Speaking to Times Higher Education, Robert-Jan Smits, the European Commission’s senior adviser on open access and the architect of Plan S, said that he had already embarked on discussions with White House representatives in the US, where invitations to discuss the policy had come in “one after another”.

Furthermore, Mr Smits said that colleagues from Science Europe had earlier this month engaged in “exploratory talks” with sector leaders in Japan, where the concept had been met with “real interest”. “Next I want to start conversations with India, with South Africa [and with] China,” he added. “It has really taken a global dimension, and the only issue that is my biggest enemy at the moment is time.” …

A Plan S implementation task force has been set up, with a target to deliver the policy details by the end of the year….”

The use and perceptions of open Access resources by legal academics at the University of Cape Town (UCT) in South Africa | Moll-Willard | Journal of Open Access to Law

Abstract:  Although access to primary legal materials in South Africa is now easily accessible as a result of the Free Access to Law movement, access to legal scholarship is not as easy. Through using the University of Cape Town (UCT) as a case study, due to its research intensive nature, it is possible to see how academics are publishing their legal scholarship through the use of bibliometrics and data mining. After the success of a Research Visibility month, law librarians were able to attest to the perceptions of legal academics around the importance of the openness and visibility of their research. The author contrasts these two to see if the perception of legal academics around the visibility of their resources reflects their publishing practices. It is seen that although academics at UCT publish mostly in closed journals, the publishing in open and hybrid journals has slowly increased during the period 2011-2015. Further it is evidenced that legal academics are exploring other avenues, including that of self-archiving, to boost the visibility of their work. Law Librarians are able to assist in boosting at least the visibility, if not the openness of legal academics’ work.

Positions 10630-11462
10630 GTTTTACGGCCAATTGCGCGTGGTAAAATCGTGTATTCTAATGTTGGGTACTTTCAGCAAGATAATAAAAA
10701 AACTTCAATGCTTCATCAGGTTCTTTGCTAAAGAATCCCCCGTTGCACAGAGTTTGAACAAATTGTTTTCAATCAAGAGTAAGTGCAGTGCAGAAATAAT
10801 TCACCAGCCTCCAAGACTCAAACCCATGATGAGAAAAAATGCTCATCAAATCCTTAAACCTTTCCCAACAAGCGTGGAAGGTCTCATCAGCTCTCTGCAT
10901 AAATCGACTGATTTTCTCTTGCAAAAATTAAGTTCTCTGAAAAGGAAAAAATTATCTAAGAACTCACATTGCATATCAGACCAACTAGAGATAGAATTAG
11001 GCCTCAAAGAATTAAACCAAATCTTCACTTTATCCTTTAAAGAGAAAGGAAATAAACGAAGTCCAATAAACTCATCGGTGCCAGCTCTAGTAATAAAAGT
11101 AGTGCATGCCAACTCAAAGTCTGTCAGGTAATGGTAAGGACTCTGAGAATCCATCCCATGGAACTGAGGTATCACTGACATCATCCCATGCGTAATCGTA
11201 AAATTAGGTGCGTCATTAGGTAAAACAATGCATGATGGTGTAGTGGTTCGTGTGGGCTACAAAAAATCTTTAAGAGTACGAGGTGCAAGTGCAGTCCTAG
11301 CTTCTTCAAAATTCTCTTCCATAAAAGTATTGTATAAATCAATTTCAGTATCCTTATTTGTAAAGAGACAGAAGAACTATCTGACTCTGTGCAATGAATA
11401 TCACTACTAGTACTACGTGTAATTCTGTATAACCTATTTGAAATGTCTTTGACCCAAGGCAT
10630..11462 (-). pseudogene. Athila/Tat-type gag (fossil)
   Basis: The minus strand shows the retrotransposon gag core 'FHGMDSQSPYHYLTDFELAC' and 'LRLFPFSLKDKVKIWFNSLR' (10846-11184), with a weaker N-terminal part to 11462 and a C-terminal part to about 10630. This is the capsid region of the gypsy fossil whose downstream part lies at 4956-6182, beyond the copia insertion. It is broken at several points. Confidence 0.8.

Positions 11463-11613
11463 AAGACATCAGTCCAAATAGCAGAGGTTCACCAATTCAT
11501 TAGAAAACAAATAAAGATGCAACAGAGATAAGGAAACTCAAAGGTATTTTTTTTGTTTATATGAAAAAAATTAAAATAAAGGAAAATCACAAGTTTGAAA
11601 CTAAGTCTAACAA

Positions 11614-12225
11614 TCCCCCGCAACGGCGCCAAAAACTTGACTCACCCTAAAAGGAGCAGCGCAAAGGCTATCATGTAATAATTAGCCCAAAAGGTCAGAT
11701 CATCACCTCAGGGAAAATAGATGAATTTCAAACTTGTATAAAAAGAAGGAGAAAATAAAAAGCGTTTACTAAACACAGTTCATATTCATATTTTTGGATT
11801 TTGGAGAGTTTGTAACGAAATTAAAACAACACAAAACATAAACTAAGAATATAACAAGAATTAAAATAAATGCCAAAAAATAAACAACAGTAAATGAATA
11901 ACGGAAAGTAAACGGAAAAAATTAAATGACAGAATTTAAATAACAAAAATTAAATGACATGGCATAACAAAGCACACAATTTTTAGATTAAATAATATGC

White Paper on Science, Technology and Innovation

“To respond to a changing world, policy approaches are introduced to ensure an open, responsive and diverse knowledge system. These include adopting an open science paradigm, supporting a diversity of knowledge fields, a greater focus on inter- and transdisciplinary research and the contribution of the humanities and social sciences to addressing complex societal problems….

Increasing access to public science has the potential to make the entire research system more effective, participative and productive by reducing duplication and the costs of creating, transferring and re-using data….

As part of its commitment to African STI cooperation, South Africa will also work to advance the open science agenda elsewhere on the continent and within regional frameworks. …”

DIRISA – Data Intensive Research Initiative of South Africa

“The Data Intensive Research Initiative of South Africa (DIRISA) forms part of the National Integrated Cyber Infrastructure System (NICIS).

DIRISA aims to fulfil the following:

  • Implement a Certified Tier 1 (national) Trusted Repository for research data and to operationally deploy and maintain data services and virtual research environments that enable researchers to leverage this ICT platform for data intensive research.
  • Initiate the establishment of federated Tier 2 (regional) data repositories that support thematic data intensive research and capacity development.
  • DIRISA is required to formulate national strategic frameworks for data intensive research and data stewardship; as part of its role to advocate and promote research data sharing and sound data management. …”

Open Access for the Development of Africa’s Science | National Research Foundation

“The 2016 Dakar Declaration on Open Science in Africa called for urgent action by institutions and governments for open access in order to better Science in Africa. Two years later, the continent is making strides in this direction.  

In this lecture Professor Ismail Serageldin – Advocate for Open Science in Africa, Founding Director of the Bibliotheca Alexandrina in Egypt and Former Vice-President of the World Bank – will share his insights and explore the case for the combined power of scholarly information in the service of the public good in Africa.”